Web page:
What kinda wood should I use?

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Forum topic by Raftermonkey posted 02-06-2011 10:34 PM 1553 views 0 times favorited 9 replies Add to Favorites Watch
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560 posts in 2935 days

02-06-2011 10:34 PM

Topic tags/keywords: question tip carving tool lathe mallet burl carving

Hey folks, I am in need of a wood mallet to use while hand carving with chisels and gouges. I plan on doing a few “markets” this year and I would like to be working on something while I’m sitting around trying to make a sell. I will be hand carving bowls. I would like to “turn” a mallet on the lathe to assist me with some of the hand gouging but I’m unsure of what type of wood I want to use. I would like for it to be something visually pleasing as well as hard and heavy. Preferably some type of burl wood, since most of my work is done using burls. What are some good candidates of hard, heavy burl woods that will stand up to years of use?



-- -Zeke- "I hate to rush off, but I gotta go see a man about a log"

9 replies so far

View degoose's profile


7234 posts in 3377 days

#1 posted 02-06-2011 11:07 PM

I have one of these mallets made by Kent… it is Bubinga and Maple…

You could try this.....

-- Don't drink and use power tools @

View StumpyNubs's profile


7598 posts in 2823 days

#2 posted 02-06-2011 11:40 PM

It depends on how heavy you want it, and how nice you want it to look. Use ash or some other domestic hardwood for a durable, not too heavy one. Maple and Walnut look nice together too. If you want something heavy and pretty, consider a mixture of exoctics. Sorry to be so vague, but it’s hard to choose just one wood!

-- Subscribe to "Stumpy Nubs Woodworking Journal"- One of the crafts' most unique publications:

View brianinpa's profile


1812 posts in 3745 days

#3 posted 02-06-2011 11:58 PM

Maple or Ash gets my vote for the head. For the handle use something that adds color.

-- Brian, Lebanon PA, If you aren’t having fun doing it, find something else to do.

View richgreer's profile


4541 posts in 3097 days

#4 posted 02-07-2011 12:03 AM

I would discourage you on burls. The internal integrity of burl wood is often questionable. It may not stand up to the force of being used as a mallet. With burl you never know.

I’m a exotic wood fan and I would seriously consider Lignum Vitae. Be advised that it is very heavy and you may want to mix it with another wood to keep the weight down. It is also the hardest wood around with a Janda Index of 4000. It is also very pretty when properly finished. Finally, the aroma it releases when being cut or turned is amazingly nice.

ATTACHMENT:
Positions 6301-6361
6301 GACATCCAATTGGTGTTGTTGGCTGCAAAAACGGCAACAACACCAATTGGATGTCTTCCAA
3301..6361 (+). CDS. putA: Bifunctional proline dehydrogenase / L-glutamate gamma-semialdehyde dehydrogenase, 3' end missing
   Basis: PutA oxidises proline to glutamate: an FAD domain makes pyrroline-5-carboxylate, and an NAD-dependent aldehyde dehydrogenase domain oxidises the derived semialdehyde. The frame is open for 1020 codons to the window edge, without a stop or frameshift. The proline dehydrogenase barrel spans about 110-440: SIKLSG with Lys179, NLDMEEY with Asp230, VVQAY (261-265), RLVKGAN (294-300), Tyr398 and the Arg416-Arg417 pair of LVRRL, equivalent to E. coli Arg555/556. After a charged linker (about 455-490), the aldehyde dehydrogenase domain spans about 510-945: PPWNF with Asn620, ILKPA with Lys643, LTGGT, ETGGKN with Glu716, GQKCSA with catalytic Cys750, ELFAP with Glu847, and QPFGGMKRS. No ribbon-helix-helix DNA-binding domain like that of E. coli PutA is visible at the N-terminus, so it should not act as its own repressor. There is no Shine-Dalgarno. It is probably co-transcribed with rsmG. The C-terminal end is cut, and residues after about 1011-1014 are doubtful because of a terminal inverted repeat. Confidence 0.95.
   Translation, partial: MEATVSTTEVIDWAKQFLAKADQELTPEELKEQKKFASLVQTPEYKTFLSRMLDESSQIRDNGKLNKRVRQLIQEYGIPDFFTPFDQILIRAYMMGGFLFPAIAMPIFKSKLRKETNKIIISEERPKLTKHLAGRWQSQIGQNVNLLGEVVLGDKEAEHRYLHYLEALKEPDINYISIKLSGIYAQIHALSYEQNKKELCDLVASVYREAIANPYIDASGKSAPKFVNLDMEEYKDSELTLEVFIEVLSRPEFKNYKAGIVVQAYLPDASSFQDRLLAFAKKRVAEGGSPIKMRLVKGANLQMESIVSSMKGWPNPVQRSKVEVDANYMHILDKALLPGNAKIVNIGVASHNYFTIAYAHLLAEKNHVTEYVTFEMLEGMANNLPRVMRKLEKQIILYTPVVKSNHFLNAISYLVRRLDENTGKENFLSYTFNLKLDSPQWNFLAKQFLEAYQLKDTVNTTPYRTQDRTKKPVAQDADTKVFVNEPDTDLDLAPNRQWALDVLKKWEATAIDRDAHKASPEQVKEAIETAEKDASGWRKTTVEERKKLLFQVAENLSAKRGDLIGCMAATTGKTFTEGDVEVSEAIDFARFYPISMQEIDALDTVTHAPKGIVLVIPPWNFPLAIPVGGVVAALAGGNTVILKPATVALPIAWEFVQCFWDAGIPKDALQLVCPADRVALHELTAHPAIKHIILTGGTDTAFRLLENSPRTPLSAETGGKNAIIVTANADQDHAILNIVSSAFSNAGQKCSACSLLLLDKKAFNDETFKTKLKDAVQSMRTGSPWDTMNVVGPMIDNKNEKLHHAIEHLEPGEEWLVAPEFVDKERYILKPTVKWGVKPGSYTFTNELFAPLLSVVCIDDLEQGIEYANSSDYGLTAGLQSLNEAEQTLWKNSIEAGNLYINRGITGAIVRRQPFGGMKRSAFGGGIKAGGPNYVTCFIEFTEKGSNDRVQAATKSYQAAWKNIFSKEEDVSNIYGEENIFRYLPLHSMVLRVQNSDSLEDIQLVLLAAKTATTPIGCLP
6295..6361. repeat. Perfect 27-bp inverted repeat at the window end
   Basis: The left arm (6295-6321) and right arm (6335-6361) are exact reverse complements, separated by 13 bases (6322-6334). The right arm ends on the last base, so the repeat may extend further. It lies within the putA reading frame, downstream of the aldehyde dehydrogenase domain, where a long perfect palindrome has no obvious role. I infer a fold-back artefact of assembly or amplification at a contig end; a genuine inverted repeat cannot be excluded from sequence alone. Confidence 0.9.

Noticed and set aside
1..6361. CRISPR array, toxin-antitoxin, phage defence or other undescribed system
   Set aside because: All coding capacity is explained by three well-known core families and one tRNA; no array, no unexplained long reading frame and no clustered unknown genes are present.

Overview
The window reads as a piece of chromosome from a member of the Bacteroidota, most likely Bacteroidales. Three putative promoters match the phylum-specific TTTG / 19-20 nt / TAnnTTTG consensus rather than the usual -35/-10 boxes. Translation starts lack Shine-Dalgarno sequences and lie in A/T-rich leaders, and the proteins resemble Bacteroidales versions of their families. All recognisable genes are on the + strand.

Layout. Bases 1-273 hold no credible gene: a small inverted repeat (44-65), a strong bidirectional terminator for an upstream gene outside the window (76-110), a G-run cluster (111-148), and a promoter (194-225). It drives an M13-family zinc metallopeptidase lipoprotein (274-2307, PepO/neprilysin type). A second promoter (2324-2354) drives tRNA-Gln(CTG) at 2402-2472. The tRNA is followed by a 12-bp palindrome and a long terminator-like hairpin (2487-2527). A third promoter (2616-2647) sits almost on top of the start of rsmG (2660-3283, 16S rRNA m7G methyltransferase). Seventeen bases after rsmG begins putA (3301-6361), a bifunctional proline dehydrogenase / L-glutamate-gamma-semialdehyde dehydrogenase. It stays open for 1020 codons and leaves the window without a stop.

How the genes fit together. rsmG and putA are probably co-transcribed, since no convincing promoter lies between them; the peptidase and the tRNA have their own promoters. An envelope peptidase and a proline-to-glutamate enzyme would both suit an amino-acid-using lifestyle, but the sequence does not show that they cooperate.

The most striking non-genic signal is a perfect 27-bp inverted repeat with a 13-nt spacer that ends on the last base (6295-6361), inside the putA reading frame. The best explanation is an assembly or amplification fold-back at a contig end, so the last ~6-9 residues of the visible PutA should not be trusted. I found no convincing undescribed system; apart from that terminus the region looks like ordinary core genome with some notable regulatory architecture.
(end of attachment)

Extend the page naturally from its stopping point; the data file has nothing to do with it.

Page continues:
FYI – Lignum Vitae was, at one time, the wood of choice for the clubs used by British Bobbies (policemen).

Other exotic options – Cocobolo, Bubinga or Goncala Alves (tiger wood). All are solid, hard and pretty.

-- Rich, Cedar Rapids, IA - I'm a woodworker. I don't create beauty, I reveal it.

View StumpyNubs's profile


7598 posts in 2823 days

#5 posted 02-07-2011 05:47 AM

If it’s good enough for a Brit to use as a club to beat on some hooligan’s head, it’s good enough to tap on your chisels!

-- Subscribe to "Stumpy Nubs Woodworking Journal"- One of the crafts' most unique publications:

View Pop's profile


427 posts in 3968 days

#6 posted 02-07-2011 07:19 AM

Wack A hooligan for me. Lignum Vitae sounds like a winner.


-- One who works with his hands is a laborer, his hands & head A craftsman, his hands, head & heart a artist

View Bill White's profile

Bill White

4947 posts in 3983 days

#7 posted 02-09-2011 06:39 PM

Though not a dramatic wood, dogwood is my wood of choice for mallets, gluts, mauls and chisel handles. VERY tough. It will take a heck of a lot of pounding.


View Raftermonkey's profile


560 posts in 2935 days

#8 posted 02-09-2011 10:47 PM

Hey, thanks for all of the suggestions everybody. I will definitly keep all of these choices in mind for future use. I think I am going to try to find a nice solid piece of Maple burl. I won’t have too much money in it so if it does end up breaking one day I will return here and pick from the list you guys have given me. I apologize for maybe wasting ya’lls time by doing what I was gonna do anyway. I guess I was just wanting “confirmation” from ya’ll. Again, I apologize, but hey, I did learn of more superior woods to use for this application, and for that I am truly thankful.

-- -Zeke- "I hate to rush off, but I gotta go see a man about a log"

View Gofor's profile


470 posts in 3809 days

#9 posted 02-10-2011 03:14 AM

If you want a tough, attractive and also traditional mallet, use the bottom end of a dogwood, the head being turned from the root ball. Because dogwood is slow growing and hard, the intertwined grains of the root ball make it very wear resistant and shock proof.

The mallet in my avatar is one I carved from a dogwood tree (couldn’t get the root as it was intertwined in the oak it was growing next to). Just used a saw and a draw knife. Don’t have a lathe. It is some hard tough wood!!


-- Go

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